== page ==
The Cimmerian plate formed parts of northern Turkey as well as Greece. This plate brought us the Cyclades region itself. The Cyclades too were immigrants. And again there were mountains that formed, this time along a wide region to the east.

And so plate after plate had come and joined, and the mountains they formed were on the land donated by the previous arrivals. The Cimmerian plate has seen mountains growing on its own land from collisions with the oceans and plates that followed. Mount Olympus, home of the Gods, is a gift from Africa. The Herculean task of building it and the other Hellenic mountains was carried out mainly by workers from Africa.

A landscape with trees and mountains Description automatically generated

Crimea mountains, Ukraine (

The Elgin marbles and Mount Pentelikon have a long history. The original limestone was brought by Cimmeria. It was deposited in a warm shallow coral sea, on the continental shelf of Cimmeria, to become part of Europe between 200 and 150 million years ago. The Apulian plate and the subduction that preceded and followed its arrival changed the region. Pockets of heat transformed the limestone and created marble. The heat also caused mounts to rise. Over time, erosion took hold and eventually the buried metamorphosed limestone came to the surface – ready for marble mining.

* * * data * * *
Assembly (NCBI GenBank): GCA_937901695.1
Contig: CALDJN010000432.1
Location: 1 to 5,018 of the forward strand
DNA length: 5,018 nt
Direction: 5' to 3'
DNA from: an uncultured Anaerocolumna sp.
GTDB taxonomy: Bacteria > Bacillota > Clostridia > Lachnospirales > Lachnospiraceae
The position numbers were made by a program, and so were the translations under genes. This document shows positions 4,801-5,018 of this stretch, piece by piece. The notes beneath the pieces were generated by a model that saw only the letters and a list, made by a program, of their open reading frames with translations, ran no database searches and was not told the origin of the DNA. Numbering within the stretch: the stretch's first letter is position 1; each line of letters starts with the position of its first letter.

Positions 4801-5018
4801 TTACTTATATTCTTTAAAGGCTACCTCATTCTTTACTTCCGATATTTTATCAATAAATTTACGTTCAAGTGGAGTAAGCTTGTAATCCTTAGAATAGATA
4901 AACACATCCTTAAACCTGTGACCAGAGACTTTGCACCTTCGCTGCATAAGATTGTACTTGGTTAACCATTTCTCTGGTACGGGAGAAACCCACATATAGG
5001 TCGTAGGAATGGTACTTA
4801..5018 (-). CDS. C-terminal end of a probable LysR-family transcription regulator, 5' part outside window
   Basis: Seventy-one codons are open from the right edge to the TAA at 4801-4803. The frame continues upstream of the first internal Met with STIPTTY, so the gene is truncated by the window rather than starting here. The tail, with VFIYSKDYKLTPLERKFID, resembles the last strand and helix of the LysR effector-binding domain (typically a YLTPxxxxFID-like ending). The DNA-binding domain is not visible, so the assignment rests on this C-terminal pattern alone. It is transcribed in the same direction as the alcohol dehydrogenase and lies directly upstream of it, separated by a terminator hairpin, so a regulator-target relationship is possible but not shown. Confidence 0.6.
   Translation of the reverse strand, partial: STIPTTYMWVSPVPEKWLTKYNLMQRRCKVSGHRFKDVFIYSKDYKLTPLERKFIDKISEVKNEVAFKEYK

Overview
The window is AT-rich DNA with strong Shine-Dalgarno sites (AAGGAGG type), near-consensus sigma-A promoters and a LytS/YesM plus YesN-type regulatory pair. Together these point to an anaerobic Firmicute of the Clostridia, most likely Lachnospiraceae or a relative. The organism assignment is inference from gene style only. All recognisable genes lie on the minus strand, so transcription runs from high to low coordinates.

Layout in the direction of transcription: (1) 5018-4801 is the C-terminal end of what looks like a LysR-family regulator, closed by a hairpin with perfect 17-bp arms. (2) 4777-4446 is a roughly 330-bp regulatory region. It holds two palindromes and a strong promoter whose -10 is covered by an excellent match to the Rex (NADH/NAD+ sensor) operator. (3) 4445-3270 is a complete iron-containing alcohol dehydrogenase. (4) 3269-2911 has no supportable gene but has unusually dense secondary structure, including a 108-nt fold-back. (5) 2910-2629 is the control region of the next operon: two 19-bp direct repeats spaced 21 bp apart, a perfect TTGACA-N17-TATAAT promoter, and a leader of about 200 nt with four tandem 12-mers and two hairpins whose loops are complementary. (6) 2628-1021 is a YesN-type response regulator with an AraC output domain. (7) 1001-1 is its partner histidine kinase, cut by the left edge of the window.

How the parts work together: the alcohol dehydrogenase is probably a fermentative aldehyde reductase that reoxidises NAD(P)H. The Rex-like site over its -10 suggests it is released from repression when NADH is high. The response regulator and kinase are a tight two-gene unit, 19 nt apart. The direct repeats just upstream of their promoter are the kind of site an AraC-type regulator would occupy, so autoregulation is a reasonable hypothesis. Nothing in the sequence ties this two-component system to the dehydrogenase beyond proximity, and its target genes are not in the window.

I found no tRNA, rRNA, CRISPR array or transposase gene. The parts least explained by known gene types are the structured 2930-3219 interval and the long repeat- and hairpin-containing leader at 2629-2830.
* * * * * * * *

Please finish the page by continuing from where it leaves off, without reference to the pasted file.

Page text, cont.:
East to west and south to north


Take a look at a map of the world. There are two long chains of mountains. One runs north-south along the western side of the Americas and into Antarctica. The other is not as easily recognized, is older and appears less joined-up. It runs from the Pyrenees in Spain through the Alps, the Caucasus, the Hindu Kush and the Himalayas to find its terminus in southern China. It consists of many different ranges and they don’t alwasy connect well. In some places they even run double. But the chain is unmistakable and everywhere. Why is it here?

Now take a look at Europe and Africa. All over southern Europe are short mountain ranges, including in places far from Africa. In northern Africa, there are no such mountains: the land is old and eroded. The only exception is in Morocco, which looks like, geologically speaking, it belongs to southern Europe. The titanic collisions between Africa and Europe have left scars are all over Europe – but not in Africa. Why is that?

The answer is, of course, that the collisions have not been between Africa and Europe. It was done by migrations. Pieces of Africa came off, drifted across, and collided. Europe, on the other hand, has not done the same in return. It received but did not reciprocate. The process is still continuing. In the past 30 million years, Africa has lost Arabia, part of its Craton heart. (Kratos, of course, was yet another Greek god, son of Athena.) That is now moving north and will soon collide headlong with Iran. In the process it is also pushing Turkey west, into Greece. It is a geological and political nightmare, inviting the Greek god of Chaos. But apparently, all this has happened many times before. The siren call of the north was irresistible.

Drifting fragments of continents need oceans to drift in. This is also a story of that ocean.

The Tethys ocean